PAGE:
Harvey Bernhard

Harvey Bernhard

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The Final Conflict Review


OK
The third installment in the Omen series -- and popularly referred to as just The Omen III instead of its "official" name -- wraps up the story of Damien Thorn, starting where we expect and finishing up with its logical conclusion. Easily the weakest entry in the trilogy (a fourth was made -- for cable -- but it's widely ignored as non-canon), it's lacks the thrills of the first two entries, but it's still a watchable experience.

Damien is now grown up, and being played by a creepy Sam Neill with such menacing fire that it's a miracle his career recovered to the point where he'd become mostly known for blonde "good guys." Having run Thorn Industries for seven years, Damien uses his powers to coerce the American ambassador to England into committing suicide, then finagles the appointment for himself. Exactly why he needs such a job is never explained, but it does bring the story full circle, as Damien's original dad in The Omen held that very position.

Continue reading: The Final Conflict Review

Damien: Omen II Review


Very Good
Somewhat unfairly maligned as a hokey, schlocky series, The Omen has always been far more sinister series than its sequel-happy reputation would indicate. The movies are about the devil's son wreaking havoc on earth, for God's sake -- and not only is that about the most classically "evil" character you can get, he also tend to be unstoppable. Good never triumphs in these movies. But really, it can't... how would they keep making sequels?

No longer a toddler, Damien: Omen II finds our young antichrist shipped to Chicago to live with his aunt (Lee Grant) and uncle (William Holden -- yeah, that William Holden). He's a hugely successful titan of industry, which is perfect for Damien: Eventually he'll become the boss of Thorn Industries, a great vantage point for ruling the world as the dark lord.

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The Mack Review


Weak
Scraping the bottom of blaxploitation is this cult classic, The Mack, featuing Max Julien as an ex-con straight outta the slammer and looking to re-take his place at the top of the Oakland pimp scene. Good God, for two hours this dribbles on, filled with big hats, elaborate canes, and tons and tons of hos. While Richard Pryor's appearance threatens to elevate The Mack above pure crap, the tired and incredibly offensive story merits virtually no attention.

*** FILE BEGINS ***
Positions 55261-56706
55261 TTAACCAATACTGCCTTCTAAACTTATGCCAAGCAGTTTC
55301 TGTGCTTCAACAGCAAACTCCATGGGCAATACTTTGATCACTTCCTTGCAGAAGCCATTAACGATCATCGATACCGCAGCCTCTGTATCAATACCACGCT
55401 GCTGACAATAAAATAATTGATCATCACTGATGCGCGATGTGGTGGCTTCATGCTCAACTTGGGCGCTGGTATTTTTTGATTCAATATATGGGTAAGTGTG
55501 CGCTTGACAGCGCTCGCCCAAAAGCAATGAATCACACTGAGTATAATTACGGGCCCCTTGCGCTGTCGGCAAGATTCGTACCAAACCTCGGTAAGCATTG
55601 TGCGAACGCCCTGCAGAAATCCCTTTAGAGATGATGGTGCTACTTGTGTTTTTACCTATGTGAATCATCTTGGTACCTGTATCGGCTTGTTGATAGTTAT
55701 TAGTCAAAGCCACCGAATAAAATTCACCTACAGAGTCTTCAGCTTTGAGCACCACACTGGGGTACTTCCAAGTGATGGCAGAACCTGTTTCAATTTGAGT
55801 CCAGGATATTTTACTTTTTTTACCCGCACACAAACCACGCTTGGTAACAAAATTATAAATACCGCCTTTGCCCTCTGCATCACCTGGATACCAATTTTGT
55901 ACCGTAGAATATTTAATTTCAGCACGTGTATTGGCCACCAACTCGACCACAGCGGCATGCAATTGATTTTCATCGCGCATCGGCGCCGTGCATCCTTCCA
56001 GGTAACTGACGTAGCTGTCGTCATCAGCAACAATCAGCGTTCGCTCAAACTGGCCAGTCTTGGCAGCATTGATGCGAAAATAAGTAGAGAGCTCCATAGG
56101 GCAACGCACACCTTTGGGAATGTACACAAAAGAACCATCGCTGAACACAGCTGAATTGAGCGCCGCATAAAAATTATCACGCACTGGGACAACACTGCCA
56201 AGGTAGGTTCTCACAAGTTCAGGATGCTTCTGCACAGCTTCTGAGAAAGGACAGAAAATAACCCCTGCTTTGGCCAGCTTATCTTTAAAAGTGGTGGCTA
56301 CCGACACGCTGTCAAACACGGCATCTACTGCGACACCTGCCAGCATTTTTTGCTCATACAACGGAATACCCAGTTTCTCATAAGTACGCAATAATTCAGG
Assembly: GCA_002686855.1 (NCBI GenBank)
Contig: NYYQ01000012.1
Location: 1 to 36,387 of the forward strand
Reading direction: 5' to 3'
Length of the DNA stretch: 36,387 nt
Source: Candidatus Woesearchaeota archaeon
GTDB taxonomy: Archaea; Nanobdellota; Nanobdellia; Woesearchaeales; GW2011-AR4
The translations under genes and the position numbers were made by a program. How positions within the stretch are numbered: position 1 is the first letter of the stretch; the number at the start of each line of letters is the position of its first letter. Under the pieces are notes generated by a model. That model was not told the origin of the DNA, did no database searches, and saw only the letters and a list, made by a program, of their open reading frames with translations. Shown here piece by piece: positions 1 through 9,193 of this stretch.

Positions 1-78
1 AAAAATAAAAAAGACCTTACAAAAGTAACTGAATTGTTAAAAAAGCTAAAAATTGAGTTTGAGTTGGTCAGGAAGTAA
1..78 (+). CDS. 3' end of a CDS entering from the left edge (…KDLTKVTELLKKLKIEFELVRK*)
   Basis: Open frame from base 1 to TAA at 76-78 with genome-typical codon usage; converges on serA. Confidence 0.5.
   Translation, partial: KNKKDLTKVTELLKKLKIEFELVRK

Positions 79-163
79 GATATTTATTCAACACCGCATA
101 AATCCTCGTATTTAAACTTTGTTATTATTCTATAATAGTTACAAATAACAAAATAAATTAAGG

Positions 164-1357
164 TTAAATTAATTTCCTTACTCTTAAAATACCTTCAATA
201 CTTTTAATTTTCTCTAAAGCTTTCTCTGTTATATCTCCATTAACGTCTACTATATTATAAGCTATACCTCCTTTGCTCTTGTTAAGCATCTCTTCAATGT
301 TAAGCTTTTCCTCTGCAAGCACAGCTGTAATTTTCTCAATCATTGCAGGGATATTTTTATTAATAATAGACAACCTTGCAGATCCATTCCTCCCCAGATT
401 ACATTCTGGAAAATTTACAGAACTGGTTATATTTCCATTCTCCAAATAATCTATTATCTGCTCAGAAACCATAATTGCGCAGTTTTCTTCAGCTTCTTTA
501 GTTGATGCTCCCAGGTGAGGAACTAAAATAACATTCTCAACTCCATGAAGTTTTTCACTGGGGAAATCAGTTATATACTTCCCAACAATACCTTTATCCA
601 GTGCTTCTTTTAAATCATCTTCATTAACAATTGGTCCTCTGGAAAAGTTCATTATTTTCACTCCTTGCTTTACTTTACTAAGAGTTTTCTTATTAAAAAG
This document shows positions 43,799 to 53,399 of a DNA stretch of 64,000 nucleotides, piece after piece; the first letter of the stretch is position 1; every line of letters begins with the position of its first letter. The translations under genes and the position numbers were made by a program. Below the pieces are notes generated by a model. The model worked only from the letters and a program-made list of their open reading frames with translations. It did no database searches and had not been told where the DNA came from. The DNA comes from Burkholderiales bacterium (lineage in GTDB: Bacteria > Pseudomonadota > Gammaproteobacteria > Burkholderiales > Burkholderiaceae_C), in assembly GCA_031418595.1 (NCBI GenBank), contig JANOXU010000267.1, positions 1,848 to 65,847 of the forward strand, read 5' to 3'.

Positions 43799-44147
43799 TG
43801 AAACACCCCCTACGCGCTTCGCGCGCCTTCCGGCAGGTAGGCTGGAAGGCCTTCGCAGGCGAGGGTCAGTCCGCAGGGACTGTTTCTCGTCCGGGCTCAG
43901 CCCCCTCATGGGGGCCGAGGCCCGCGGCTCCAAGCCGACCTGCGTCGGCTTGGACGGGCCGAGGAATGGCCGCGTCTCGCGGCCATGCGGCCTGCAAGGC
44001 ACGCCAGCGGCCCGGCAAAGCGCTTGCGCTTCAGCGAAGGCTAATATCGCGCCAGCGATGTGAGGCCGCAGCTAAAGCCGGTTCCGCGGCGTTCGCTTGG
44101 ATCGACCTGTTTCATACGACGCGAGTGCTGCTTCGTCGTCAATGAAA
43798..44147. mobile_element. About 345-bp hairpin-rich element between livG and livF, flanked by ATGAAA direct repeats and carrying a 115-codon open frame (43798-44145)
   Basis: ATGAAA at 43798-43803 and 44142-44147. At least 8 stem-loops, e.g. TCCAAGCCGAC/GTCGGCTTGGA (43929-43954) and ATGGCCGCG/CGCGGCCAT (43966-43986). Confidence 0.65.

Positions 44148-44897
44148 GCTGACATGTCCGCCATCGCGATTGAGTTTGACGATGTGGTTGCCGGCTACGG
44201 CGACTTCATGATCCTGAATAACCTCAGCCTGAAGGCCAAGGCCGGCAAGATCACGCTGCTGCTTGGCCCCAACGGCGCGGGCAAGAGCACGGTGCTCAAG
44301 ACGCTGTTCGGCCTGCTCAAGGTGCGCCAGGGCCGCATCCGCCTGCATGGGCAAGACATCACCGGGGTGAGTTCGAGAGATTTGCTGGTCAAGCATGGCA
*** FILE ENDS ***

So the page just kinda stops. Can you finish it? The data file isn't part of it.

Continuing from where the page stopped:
The Beast Within Review


Bad
Really, truly Godawful werewolfish kind of movie, which gives us Ronny Cox and Bibi Besch, the latter of whom gives birth after being raped by a werewolf, starting the cycle over again and again and oh the humanity. Though it has a few creepy scenes -- including one grotesquely unforgettable transformation -- the movie on the whole is a real disaster. Nonsense, hammy acting, and the most tired of plots... it's a Beast indeed.

The Lost Boys Review


Weak
The Lost Boys is a movie I'm sure its participants want frozen in time. Back in 1987, Jason Patric had potential, Jami Gertz was an It Girl, and the Coreys were at the height of their powers. This is not the movie to remember that era. Aside from a good ending, you never want to reach for the covers or turn on all the lights.

Brothers Sam (Corey Haim) and Michael (Patric, with Scott Valentine's hair), along with their hippie divorcee mom (an oddly cast Dianne Wiest), move to Santa Carla, California, a small town home to a busy boardwalk featuring an amusement park, derelicts galore, and a slight vampire problem. Much to his regret, Michael befriends a group of vampires headed by Kiefer Sutherland, and slowly becomes one. Sam, full of good intentions and a logic fueled by comic books, comes to his aid, enlisting the help of two gung-ho amateur slayer siblings (Corey Feldman and Jamison Newlander) to kill the unknown head vampire and turn Michael back to his normal teenage self.

Continue reading: The Lost Boys Review

The Goonies Review


Very Good
The Goonies has convinced me that sterility might not be such a bad thing.

The Goonies stars Sean Astin and Corey Feldman in their formative years, as leaders of a ratty group of kids who live in the boondocks. When wealthy developers threaten to move in, they discover an old treasure map, and set off in search of "the rich stuff" to save their admittedly pathetic way of life.

Continue reading: The Goonies Review

Harvey Bernhard

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